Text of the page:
By Teachers, For Teachers
I think a lot about other people’s bathroom needs. I know that sounds a little odd, but if you’re a teacher, you totally understand.
Somehow teachers seem to develop an odd superpower- the ability to gauge whether small children actually need to go to the bathroom or they are simply putting on an Academy Award worthy performance. We single-handedly dispense bathroom passes with amazing accuracy while simultaneously doing seventeen other things, and managing to hold our own pee like camels. (Or at least I imagine that camels hold it…I’m not entirely sure that’s true.) I don’t think there is enough respect for this particular super power, and have thought about starting a movement to get our own comic book series – the adventures of Power Pee Princess, Urine Queen, or something equally appropriate.
However, there are times when our super powers fail. I don’t know what disrupts the all powerful Teacher Judgment…perhaps it’s a result of navigating the urgent faces and various “pee pee dances” of fifteen other children who just asked, but who knows. And those times are devastating. It may sound dramatic, but really… would you like to be responsible for someone else’s pee-soaked pants? (Or the resulting puddle that everyone has to tactfully avoid?) Yea, it’s not pretty.
Once, I had a student who peed when she was angry with me. On purpose. If I spoke to her because she was being disruptive, she would close her eyes, scrunch up her face, and pee. Right there on the carpet. It never seemed to bother her that she ended up with wet pants because she always got a very satisfied “so there” look on her face as she went back to her seat, leaving a big, wet spot defiantly behind.
My exceptional pee-on-command student aside, constantly determining every child’s true need to go to the bathroom is extremely draining. I know it may not sound like a lot, but it manages to wear down even the most gifted teachers. There are days when I think I might shove a pencil in my eye if one more person interrupts my brilliance with a desperate plea for the restroom. So, every year, I attempt to implement a system that lets children independently decide when to use the bathroom but still allow me to monitor the frequency of their trips. Each year my system needs to get modified to fit the dynamics and level of maturity of my particular class.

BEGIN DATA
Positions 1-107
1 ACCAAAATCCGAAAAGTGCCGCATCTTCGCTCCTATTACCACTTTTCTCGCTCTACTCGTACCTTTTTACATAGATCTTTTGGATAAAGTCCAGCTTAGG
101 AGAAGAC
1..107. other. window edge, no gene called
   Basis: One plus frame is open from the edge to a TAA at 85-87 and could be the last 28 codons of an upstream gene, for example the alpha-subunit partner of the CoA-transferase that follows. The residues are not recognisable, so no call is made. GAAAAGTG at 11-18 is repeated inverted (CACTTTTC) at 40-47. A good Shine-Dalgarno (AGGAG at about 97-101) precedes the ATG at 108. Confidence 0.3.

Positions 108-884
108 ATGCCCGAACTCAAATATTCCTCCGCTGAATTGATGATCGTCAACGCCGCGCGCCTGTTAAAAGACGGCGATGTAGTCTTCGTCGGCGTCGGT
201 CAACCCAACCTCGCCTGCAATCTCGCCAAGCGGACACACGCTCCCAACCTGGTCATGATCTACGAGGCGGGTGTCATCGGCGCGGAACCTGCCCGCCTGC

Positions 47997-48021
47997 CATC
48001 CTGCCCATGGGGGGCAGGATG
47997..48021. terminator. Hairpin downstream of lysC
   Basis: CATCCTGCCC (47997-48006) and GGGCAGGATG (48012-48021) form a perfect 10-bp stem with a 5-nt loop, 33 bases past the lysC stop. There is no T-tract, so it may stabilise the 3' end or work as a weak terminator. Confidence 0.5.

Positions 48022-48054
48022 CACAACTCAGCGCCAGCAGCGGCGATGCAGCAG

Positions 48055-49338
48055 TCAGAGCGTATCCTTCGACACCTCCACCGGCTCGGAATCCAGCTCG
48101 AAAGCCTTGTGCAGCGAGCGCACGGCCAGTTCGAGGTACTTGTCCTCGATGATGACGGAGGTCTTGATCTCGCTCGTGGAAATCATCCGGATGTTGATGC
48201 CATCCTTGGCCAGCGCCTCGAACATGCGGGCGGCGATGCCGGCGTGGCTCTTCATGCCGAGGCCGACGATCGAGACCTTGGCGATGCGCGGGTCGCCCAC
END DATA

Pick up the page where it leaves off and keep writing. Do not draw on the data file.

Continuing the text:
Here are a few ideas I’ve tried…and may the force be with you.
· Create a pie chart in which each “slice” indicates a place in the building a child might need to go (e.g. the boy’s bathroom, the girl’s bathroom, the nurse, etc.). Write each child’s name on a clothespin that is permanently clipped near the chart. When a child needs to leave the room, they move their clothespin to indicate where they have gone. Lay some simple ground rules for Good Times To Go, and voila!
· Use a sign-out log near the door. Have a new page for each day, a space for the child to sign their name as well as indicate the time they left, and the time they returned.
· Hang a set of bathroom passes near the door. With the children, determine a set of rules for appropriate bathroom use. Encourage them to independently take the pass if they need it. If the pass is already gone, they have to wait. I have often seen other teacher’s use something hard to leave behind as a bathroom pass – a small cymbal, a block of wood, or a ski (I’m totally serious – I’ve seen it done. Try losing that one, kiddo!)